The rather long superscription instructs the singing of this psalm to be to the tune of “Shushan Eduth” which is usually translated “the Lily of the Testimony,” which some suppose is the same song mentioned in the superscription of Psalms 45, 69, and 80. There is no record in Scripture of the battles referred to in the first part of this superscription, which is understandable if (as some suppose from the first few verses) that they were defeats for Israel. The victory in the last part that is ascribed to Joab (for he was David’s commander) in “the Valley of Salt” is accounted in 2 Samuel 8:13-14 and 1 Chronicles 18:12-13. In the former, David was given the victory and in the latter, Abishai – David was his king and Joab was his commander. So, although the superscriptions are not part of the inspired word, there is no inconsistency on that account. As for the difference in the number of Edomites struck down, we will of course refer to the inspired word for the correct final count.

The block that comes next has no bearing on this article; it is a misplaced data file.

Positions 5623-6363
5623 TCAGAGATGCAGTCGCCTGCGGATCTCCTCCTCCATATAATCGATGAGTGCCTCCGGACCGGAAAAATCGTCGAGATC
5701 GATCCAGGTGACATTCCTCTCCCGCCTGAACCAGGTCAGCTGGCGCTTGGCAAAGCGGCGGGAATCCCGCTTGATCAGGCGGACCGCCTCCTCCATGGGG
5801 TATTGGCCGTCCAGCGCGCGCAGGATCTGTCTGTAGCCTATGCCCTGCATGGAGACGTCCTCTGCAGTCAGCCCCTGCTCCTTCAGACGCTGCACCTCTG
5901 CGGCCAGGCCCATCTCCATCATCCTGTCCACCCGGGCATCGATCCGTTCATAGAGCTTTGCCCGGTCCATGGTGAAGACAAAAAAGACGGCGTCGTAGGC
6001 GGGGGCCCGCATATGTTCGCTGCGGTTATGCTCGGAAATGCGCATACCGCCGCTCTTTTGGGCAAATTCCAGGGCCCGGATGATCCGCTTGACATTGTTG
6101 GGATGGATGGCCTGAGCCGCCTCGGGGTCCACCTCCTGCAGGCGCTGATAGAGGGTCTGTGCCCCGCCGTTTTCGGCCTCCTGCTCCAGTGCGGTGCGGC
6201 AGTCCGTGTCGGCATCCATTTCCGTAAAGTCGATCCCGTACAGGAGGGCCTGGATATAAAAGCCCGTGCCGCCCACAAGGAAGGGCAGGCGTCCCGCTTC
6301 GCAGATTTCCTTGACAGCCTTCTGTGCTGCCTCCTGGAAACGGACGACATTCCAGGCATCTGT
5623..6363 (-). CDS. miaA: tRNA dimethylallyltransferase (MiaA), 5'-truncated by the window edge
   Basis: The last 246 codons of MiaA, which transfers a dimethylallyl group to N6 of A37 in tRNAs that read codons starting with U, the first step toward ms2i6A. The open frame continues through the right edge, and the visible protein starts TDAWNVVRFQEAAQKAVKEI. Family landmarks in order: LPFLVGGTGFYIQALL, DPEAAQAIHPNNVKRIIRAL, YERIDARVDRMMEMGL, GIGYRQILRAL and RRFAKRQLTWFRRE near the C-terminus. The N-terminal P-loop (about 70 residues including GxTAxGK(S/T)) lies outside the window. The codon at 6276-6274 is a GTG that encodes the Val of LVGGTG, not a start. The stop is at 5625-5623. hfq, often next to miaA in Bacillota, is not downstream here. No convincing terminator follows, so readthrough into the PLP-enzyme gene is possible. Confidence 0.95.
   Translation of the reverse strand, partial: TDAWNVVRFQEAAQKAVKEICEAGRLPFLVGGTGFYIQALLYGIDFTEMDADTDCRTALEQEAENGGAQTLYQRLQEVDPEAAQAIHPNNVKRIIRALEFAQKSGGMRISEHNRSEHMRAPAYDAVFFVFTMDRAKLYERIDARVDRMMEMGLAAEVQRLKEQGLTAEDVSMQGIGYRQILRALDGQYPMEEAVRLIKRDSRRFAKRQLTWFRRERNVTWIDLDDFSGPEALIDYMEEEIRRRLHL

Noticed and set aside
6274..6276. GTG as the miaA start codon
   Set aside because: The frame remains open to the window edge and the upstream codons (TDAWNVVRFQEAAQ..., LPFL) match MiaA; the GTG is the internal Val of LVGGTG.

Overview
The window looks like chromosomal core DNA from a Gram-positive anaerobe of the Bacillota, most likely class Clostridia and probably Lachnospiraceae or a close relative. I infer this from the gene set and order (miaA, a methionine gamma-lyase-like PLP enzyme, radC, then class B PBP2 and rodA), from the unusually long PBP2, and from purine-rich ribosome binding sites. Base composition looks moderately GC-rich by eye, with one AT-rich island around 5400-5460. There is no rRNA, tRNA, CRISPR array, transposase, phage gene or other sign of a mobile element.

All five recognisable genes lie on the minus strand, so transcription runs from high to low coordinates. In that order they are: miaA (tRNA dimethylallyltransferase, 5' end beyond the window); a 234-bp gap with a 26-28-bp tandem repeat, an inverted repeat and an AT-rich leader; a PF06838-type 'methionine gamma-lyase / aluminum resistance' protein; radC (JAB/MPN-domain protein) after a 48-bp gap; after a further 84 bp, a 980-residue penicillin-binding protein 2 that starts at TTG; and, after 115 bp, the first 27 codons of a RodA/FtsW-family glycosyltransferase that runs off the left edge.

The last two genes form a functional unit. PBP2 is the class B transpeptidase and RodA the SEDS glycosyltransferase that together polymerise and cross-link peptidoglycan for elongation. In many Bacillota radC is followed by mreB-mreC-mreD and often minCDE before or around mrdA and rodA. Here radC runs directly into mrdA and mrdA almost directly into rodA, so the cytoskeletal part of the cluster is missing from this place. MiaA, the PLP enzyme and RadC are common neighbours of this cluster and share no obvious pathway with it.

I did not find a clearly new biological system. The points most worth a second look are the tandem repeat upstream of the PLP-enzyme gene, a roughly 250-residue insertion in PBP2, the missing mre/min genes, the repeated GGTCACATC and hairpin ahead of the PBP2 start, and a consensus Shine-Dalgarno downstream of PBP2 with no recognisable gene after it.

In any case, the psalm appears to be referring to the defeats mentioned above. Verses 1-5 begin with the suggestion of God’s displeasure with them, as well as the confidence that He would come through for them in the end. What follows in verses 6-8 is a recital by specific name of various lands that God had promised His people by general reference to Canaan. Verses 9-12 look forward to the victory at Edom.
For us, verse 11 is the lesson (“Oh, grant us help against the foe, for vain is the salvation of man!”). It has always been mankind’s folly to rely solely on his own capabilities. Whether he acknowledges it or not, eventually man is dependent on God.
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some images © V. Gilbert & Arlisle F. Beers
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